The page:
Tell Me Of The Young Man, Verrocchio

Who was Leonardo Da Vinci, not as an idea but, as a person with a personal philosophy?
Photo by Damiano Baschiera on Unsplash

We must doubt the certainty of everything which passes through the senses, but how much more ought we to doubt things contrary to the senses, such as the existence of God and the soul.

- Leonardo Da Vinci 

I have been having some preliminary thoughts about the Renaissance Humanism painter-philosopher, Leonardo Da Vinci, as in percolating about the ways in which to approach the subject matter. 

Often, he gets called the Rennaissance Man or the Universal Genius due to the ubiquity of both his expertise and domains of deep knowledge. In some manner, Da Vinci was a pervasive intellect.

Someone who, whatever he touched, he mastered. Someone of a brilliance rarely seen in the modern period in which specialization is the flavor of the day, not universality.

In this sense, there is a general sensibility of awe, about him, and distance, from the philosophy behind him. When I examine his words, and I look at some of the life trajectories, I note several indicative points of caution.

Not only a beautiful man, a bright person, and an inquisitive sensitivity to the natural world, someone conscious of the ways in which the Church, as in the Roman Catholic Church, dominated, domineered, and crushed all dissent with force, even by torture or murder by the 'state' or the Church arm.

He was cautious in statements, even in scientific discoveries as the Church was a force for ignorance and suffering, as today, by and large. He kept statements at odds of the Church away from the public, so the hierarchs. 

He wasn't polite; he was political. Leo was a genius. Few doubt it. Near as I can tell, fewer questions exist about the man's life than about his philosophical views. He seems as if a scientist, an engineer, a technologist. 

Someone interested in the natural world as the natural world with observation as key to the comprehension of the world, where the senses cannot provide a definitive answer to the vexing questions of the day.

There can be approximations. There can be estimations. There can be grasping some order of the truth, as in the facts of the matter about reality. However, the sense of the self and its senses reign supreme to Leonardo.

Someone distinctly aware of the limitations of the faith structures in his midst. In his notebooks, thus tucked away, he proclaimed in capital letters, "IL SOLE NO SI MUOVE," or, "THE SUN DOES NOT MOVE."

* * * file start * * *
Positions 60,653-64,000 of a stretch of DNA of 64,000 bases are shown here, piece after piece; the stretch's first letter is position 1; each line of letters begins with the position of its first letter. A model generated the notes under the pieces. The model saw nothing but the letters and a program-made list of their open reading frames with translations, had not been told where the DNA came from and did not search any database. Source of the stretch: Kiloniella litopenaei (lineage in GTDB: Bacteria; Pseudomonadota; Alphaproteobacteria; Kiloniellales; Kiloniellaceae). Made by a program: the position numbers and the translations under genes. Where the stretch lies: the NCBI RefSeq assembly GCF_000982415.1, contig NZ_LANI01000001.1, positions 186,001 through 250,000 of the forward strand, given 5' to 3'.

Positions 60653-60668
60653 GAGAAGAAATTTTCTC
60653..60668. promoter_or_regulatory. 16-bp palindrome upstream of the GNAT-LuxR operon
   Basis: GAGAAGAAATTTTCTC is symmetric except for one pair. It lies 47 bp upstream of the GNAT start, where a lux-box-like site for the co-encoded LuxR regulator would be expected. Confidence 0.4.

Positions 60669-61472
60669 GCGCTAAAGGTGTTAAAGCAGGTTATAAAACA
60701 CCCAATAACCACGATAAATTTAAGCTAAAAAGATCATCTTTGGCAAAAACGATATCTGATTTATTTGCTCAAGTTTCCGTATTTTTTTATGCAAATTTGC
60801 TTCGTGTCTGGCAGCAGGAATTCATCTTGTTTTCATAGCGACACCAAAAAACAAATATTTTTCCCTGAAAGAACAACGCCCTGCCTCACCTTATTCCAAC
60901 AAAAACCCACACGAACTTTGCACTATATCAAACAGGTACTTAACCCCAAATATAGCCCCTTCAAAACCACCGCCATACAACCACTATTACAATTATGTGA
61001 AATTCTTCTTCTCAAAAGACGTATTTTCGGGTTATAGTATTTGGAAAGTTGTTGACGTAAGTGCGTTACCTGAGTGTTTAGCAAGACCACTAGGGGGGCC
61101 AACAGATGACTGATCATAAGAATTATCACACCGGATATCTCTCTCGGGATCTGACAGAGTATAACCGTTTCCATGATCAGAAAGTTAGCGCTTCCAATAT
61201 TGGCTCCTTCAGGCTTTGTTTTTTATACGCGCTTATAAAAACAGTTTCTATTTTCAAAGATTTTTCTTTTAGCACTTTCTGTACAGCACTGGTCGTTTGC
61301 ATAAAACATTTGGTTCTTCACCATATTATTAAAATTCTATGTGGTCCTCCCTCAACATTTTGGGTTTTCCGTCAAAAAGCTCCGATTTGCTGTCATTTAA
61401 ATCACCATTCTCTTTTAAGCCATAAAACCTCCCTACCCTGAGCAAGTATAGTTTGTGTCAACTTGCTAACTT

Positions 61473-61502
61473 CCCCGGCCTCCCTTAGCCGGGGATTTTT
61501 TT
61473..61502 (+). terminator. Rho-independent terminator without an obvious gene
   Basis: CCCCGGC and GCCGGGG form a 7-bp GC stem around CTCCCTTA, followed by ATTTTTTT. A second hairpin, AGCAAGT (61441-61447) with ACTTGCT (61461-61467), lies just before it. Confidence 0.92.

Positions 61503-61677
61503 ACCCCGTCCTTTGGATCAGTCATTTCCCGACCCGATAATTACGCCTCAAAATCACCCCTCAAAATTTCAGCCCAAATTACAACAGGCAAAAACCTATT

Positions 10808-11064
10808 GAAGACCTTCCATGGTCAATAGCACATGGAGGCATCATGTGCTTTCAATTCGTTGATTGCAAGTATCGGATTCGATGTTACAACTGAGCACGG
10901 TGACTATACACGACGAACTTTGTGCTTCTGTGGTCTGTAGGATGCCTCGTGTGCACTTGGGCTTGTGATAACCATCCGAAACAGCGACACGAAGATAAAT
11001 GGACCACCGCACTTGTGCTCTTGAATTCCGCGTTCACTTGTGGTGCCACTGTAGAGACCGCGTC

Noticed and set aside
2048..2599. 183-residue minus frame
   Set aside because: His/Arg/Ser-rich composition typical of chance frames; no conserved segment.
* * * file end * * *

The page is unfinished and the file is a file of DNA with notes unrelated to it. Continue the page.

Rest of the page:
In short, decades before the official finding, he deduced the heliocentric reality of the Solar System rather than the biblically asserted geocentric view of the Solar System.  

This contradicted centuries of biblical teaching and Church authority. Therefore, he put the text in his notebooks, never discovered until after death, presumably, as a monument to both his genius and his caution. 

He considers the state of nature as the state of nature itself. In that, a collection of physical laws manifest and order the universe and living systems. He dissected corpses, incorporated findings of anatomy and physiology in drawings and artistic works. 

He had a sense of the real. He had a compassion for the living, even releasing some animals in captivity if he passed them by paying for their fee. He was someone in love with life and in love with the discoveries about the natural world.

In this sense, as an amorist, as in amour, or love, he was a lover of nature and the real human nature, not the statements of holy texts or the authorities of the men in dresses in Rome. 

He died in France. Someone in what has been termed Renaissance Humanism. Something of an amorist-naturalist and a humanist in a full sense of the term without religious connotations or transcendentalist sensibilities.

Someone for whom the natural world is that which is, sufficiently ordered, and reason as a guide to order the thoughts about the world gathered and organized through the senses. 

He would be a rare individual, even today, as a naturalistic thinker, comprehensive in the dimensionality of considerations about the world, and oriented towards the use of proper reason to come to some truths about reality at large.

In short, a man of reality and virtue.

Founder of In-Sight Publishing and Editor-in-Chief of In-Sight: Independent Interview-Based Journal. He is an Independent Journalist and Researcher. Jacobsen works for science and human rights, especially women’s and children’s rights. He considers the modern scientific and technological world the foundation for the provision of the basics of human life throughout the world and the advancement of human rights as the universal movement among peoples everywhere. 

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